Bromhidrosis 

Updated: May 23, 2018
Author: Nathaniel Teegee, MD; Chief Editor: William D James, MD 

Overview

Background

Bromhidrosis, also known as osmidrosis, bromidrosis or body odor, is a common phenomenon in postpubertal individuals. In rare cases, bromhidrosis may become pathologic if it is particularly overpowering or if the bromhidrosis significantly interferes with the lives of the affected individuals. Bromhidrosis is a chronic condition in which excessive odor, usually an unpleasant one, emanates from the skin. Bromhidrosis is determined largely by apocrine gland secretion and can substantially impair a person's quality of life.

Pathophysiology

Types of glands and their functions

Human secretory glands are primarily divided into two types: apocrine and eccrine.

Eccrine glands are distributed over the entire skin surface, where they are involved in thermoregulation by means of sweat production.[1]

In contrast, apocrine glands have a limited distribution involving the axilla, genital skin, and breasts. Apocrine elements are also found in the periorbital and periauricular areas. Apocrine glands have no thermoregulatory role but are responsible for characteristic pheromonal odors. They secrete a small amount of oily fluid, which is odorless upon reaching the skin surface. The characteristic odor is due to bacterial decomposition of the oily fluid.[2, 3] Studies have shown that in comparison to controls, individuals with bromhidrosis display more numerous and larger apocrine glands.

Lastly, apoeccrine glands are sweat glands that become apparent between the ages of 8 and 14 years. They are functionally and pharmacologically distinct from apocrine glands and contribute heavily to overall axillary sweating. They develop during puberty from eccrinelike precursor glands.

Histological findings suggest that eccrine glands are dominant in the dermis.  Apocrine glands are located in the lower part of the reticular dermis and the subcutaneous tissue.  They are much larger than eccrine glands.

Control of apocrine glands

Current evidence suggests that the human apocrine gland appears to be under sympathetic nervous control with the peripheral mechanisms regulated by catecholamines. The presence of purinergic receptors within the gland also indicates the use of a secondary sudomotor pathway with nucleotide involvement in the secretory glands.[4]

Apocrine bromhidrosis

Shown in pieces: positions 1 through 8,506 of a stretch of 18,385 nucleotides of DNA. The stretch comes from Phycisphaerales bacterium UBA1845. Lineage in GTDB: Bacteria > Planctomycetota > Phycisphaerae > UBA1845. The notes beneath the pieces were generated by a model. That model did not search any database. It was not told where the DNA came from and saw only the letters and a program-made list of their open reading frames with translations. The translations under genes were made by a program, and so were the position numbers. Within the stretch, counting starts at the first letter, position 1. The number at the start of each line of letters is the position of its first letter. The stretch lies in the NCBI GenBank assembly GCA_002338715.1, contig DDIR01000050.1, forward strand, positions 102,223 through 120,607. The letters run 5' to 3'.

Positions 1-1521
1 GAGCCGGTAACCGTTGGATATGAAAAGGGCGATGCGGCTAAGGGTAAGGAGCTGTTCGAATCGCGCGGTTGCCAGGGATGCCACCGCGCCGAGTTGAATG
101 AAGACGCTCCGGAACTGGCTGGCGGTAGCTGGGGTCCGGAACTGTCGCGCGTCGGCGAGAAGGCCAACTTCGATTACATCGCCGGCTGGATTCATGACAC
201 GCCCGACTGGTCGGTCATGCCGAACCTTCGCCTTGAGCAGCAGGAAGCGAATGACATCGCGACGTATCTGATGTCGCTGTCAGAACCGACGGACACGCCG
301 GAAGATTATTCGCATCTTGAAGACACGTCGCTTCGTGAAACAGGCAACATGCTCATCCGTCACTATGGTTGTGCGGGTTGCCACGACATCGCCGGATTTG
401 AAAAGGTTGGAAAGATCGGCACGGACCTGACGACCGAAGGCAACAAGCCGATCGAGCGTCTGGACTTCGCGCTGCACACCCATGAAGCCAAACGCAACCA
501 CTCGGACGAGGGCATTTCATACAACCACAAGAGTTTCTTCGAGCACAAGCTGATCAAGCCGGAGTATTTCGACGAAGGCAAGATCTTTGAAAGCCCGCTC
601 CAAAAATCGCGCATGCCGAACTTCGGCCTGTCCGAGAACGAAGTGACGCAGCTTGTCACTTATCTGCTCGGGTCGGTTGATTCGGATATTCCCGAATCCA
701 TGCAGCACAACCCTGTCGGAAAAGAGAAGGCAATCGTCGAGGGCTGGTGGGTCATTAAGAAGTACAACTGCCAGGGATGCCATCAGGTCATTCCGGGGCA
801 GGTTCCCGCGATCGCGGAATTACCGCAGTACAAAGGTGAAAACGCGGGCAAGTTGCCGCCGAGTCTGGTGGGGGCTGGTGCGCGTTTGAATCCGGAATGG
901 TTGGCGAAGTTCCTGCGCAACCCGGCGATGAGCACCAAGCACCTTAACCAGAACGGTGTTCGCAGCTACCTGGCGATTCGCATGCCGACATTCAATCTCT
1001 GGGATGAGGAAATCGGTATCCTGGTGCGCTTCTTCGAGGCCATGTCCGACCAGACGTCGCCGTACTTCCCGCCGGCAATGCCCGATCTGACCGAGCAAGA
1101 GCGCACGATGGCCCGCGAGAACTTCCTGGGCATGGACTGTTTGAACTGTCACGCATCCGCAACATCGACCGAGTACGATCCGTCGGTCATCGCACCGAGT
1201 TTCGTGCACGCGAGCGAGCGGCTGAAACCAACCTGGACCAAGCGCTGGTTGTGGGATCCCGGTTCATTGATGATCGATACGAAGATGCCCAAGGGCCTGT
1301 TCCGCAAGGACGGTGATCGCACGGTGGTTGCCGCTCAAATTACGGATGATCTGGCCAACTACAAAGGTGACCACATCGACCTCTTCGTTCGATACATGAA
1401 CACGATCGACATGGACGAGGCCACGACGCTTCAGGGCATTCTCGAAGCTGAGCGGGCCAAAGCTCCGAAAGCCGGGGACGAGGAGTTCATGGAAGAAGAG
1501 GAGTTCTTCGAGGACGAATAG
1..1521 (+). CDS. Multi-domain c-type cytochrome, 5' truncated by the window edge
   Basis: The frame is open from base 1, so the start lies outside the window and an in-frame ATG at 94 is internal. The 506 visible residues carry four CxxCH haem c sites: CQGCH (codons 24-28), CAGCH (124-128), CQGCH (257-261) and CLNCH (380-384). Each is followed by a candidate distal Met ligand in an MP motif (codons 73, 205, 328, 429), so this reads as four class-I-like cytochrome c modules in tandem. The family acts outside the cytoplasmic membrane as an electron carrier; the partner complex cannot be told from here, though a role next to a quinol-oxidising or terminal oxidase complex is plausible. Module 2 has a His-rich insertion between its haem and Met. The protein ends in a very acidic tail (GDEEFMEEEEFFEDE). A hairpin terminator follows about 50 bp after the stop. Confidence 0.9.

Apocrine bromhidrosis is the most prevalent form of bromhidrosis and should be differentiated from the less common eccrine bromhidrosis. Several factors contribute to the pathogenesis of apocrine bromhidrosis. Bacterial decomposition of apocrine secretions yields ammonia and short-chain fatty acids, with their characteristic strong odors. The most abundant of these acids is (E)-3-methyl-2-hexanoic acid (E-3M2H), which is brought to the skin surface bound by 2 apocrine secretion odor-binding proteins, ASOB1 and ASOB2. ASOB2 has been identified as apolipoprotein D (apoD), a known member of the lipocalin family of carrier proteins.[5, 6, 7]

Axillary bacterial florae have been shown to produce the distinctive axillary odor by transforming nonodoriferous precursors in sweat to more odoriferous volatile acids. The most common of these are E-3M2H and (RS)-3-hydroxy-3-methlyhexanoic acid (HMHA), which are released through the action of a specific zinc-dependent N -alpha-acyl-glutamine aminoacylase (N-AGA) from Corynebacterium species. This aminoacylase has been demonstrated to also release other odoriferous acids from glutamine conjugates in sweat, which may be the basis of individual body odor.[8]

Eccrine bromhidrosis

In certain circumstances, eccrine secretion, which is typically odorless, assumes an offensive aroma and causes eccrine bromhidrosis. When eccrine sweat softens keratin, bacterial degradation of the keratin yields a foul smell. Ingestion of some foods, including garlic, onion, curry, alcohol, certain drugs (eg, penicillin, bromides), and toxins may also cause eccrine bromhidrosis. Lastly, eccrine bromhidrosis may result from underlying metabolic or endogenous causes.

The role of excessive eccrine secretion, or hyperhidrosis, in the pathogenesis of bromhidrosis is unclear. Hyperhidrosis may promote the spread of apocrine sweat and contribute further to bromhidrosis by creating a moist environment, one ripe for bacterial overgrowth.[9, 10] Conversely, eccrine hyperhidrosis may cause a decrease in odor because the eccrine sweat flushes away the more odoriferous apocrine sweat.

Genetic involvement

Most patients have family members who also have bromhidrosis. An autosomal dominant inheritance pattern has been proposed in one study. Recent studies have found a strong relationship between bromhidrosis and wet ear wax associated with the single nucleotide polymorphism (SNP) rs 17822931 of the ABCC11 gene.[11, 12]

Etiology

Excessive secretion from either apocrine or eccrine glands that becomes malodorous on bacterial breakdown is the predominant cause of bromhidrosis.

Inadequate hygiene and medical or dermatologic conditions associated with hyperhidrosis or overgrowth of bacteria may further contribute to its development. Examples include the following:

  • Obesity

  • Diabetes mellitus

  • Intertrigo

  • Trichomycosis axillaris

  • Erythrasma

  • Colonization with other bacteria, including Sphingomonas paucimobilis[13]

Bromhidrosis has been noted along with hyperhidrosis as a potential adverse effect of laser hair removal.[14, 15] Spontaneous reversal of this hyperhidrosis has been observed in 20% of patients with postlaser hyperhidrosis.[16]